We confirmed HPV DNA types for eight patients who were positive for high-intermediate-risk DNA and two of those positive for low-risk DNA with use of Hybrid Capture II. Their DNA types were analyzed by the RFPL and hybridization methods, 5 which revealed that specimens from eight patients who were positive for HPV DNA high-intermediate-risk types contained DNA types 16, 31, and 58. The method also revealed that swab specimens from the two patients positive for a low-risk type contained DNA type 6.
The prevalence of asymptomatic HPV infection in men who were positive for HPV DNA on their external genitalia but had no visible lesion by pneoscopy was reported to be 7.2% in a study of voluntary participants of the Finnish Army. 3 In addition, the study indicated that having many sex partners, a history of STD, and nonuse of condoms were significant risk factors for HPV infection of the genitalia. In a study of asymptomatic Mexican men, a higher HPV DNA detection rate, 43%, was noted, 6 although the backgrounds of controls and method of detection were not the same as those in our study. Unfortunately, the precise prevalence of asymptomatic infection in men has not been determined because the backgrounds of subjects recruited in studies and study designs are not always similar.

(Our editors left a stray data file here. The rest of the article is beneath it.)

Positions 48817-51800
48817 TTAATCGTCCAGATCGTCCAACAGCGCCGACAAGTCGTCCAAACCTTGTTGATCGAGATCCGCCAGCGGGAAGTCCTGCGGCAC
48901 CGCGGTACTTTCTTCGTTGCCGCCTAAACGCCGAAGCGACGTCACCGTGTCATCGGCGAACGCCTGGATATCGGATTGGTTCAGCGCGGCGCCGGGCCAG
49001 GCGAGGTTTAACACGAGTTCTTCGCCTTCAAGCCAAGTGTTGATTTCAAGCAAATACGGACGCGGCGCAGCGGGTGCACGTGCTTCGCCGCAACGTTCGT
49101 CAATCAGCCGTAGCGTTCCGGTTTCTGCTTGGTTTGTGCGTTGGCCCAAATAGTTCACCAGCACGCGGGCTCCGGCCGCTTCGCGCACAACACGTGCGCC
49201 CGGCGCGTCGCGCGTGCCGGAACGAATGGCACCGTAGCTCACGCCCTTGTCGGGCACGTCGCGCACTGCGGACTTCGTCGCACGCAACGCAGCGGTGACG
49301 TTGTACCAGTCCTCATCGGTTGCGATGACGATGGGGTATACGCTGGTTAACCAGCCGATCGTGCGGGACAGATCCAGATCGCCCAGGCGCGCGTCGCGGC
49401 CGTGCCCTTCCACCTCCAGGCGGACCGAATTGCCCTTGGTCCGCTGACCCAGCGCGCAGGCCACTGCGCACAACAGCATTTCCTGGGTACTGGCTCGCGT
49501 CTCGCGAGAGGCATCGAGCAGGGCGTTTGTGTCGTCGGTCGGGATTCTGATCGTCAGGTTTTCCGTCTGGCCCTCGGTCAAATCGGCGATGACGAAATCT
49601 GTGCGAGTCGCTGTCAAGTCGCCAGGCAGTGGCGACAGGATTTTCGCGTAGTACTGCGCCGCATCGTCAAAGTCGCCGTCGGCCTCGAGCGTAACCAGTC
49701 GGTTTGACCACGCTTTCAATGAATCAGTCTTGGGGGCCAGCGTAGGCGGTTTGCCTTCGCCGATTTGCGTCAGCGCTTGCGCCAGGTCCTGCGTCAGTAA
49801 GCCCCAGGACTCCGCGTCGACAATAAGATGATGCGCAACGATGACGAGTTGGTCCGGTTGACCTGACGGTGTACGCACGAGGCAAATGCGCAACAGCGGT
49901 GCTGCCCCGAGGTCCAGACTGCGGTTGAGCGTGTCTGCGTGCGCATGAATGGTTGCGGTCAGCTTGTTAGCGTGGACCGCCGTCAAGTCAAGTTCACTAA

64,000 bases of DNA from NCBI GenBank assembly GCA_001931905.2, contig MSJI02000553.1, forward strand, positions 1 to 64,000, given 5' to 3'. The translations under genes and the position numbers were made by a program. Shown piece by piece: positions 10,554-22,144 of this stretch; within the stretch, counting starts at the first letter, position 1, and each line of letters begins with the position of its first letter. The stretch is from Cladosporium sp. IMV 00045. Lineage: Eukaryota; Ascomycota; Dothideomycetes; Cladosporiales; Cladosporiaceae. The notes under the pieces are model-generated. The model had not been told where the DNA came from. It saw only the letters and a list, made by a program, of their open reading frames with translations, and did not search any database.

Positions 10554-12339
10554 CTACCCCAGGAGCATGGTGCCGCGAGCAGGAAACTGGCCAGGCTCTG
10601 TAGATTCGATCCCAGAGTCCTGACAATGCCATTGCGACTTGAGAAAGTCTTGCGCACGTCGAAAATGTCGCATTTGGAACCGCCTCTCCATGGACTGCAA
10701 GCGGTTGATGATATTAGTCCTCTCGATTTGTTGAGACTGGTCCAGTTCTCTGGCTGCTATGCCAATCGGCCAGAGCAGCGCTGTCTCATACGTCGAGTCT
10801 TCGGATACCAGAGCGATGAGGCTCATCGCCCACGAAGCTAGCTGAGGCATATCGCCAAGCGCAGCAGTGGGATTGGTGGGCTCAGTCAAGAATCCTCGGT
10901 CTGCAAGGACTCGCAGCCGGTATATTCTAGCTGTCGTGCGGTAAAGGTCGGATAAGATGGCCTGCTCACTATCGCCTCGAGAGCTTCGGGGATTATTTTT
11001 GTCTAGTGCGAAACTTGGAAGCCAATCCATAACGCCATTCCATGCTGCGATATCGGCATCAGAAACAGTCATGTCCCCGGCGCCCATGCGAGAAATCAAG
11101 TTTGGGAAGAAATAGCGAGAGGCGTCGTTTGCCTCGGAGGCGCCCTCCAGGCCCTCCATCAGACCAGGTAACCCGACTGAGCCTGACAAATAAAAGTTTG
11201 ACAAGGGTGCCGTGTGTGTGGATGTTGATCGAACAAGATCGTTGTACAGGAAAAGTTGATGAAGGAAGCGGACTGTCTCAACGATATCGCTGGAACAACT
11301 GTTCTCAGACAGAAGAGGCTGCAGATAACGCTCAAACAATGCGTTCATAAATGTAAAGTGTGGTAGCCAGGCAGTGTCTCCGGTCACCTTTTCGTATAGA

Indeed, there are no widely accepted standards for healthy volunteers. In our study, although we recruited university students, they might not have been ideal controls because their lifestyle, including sexual behavior, may have differed somewhat from that of ordinary workers. In addition, the most appropriate specimens for sampling have not been established for screening asymptomatic HPV infection. Iwasawa et al. 7 reported that urine samples could be used to detect HPV DNA in patients with genital warts and suggested that such samples might be applicable for screening asymptomatic subjects. However, a recent publication indicated that urine samples had very low sensitivity for such detection, in comparison with samples obtained by wiping the external genitalia. 6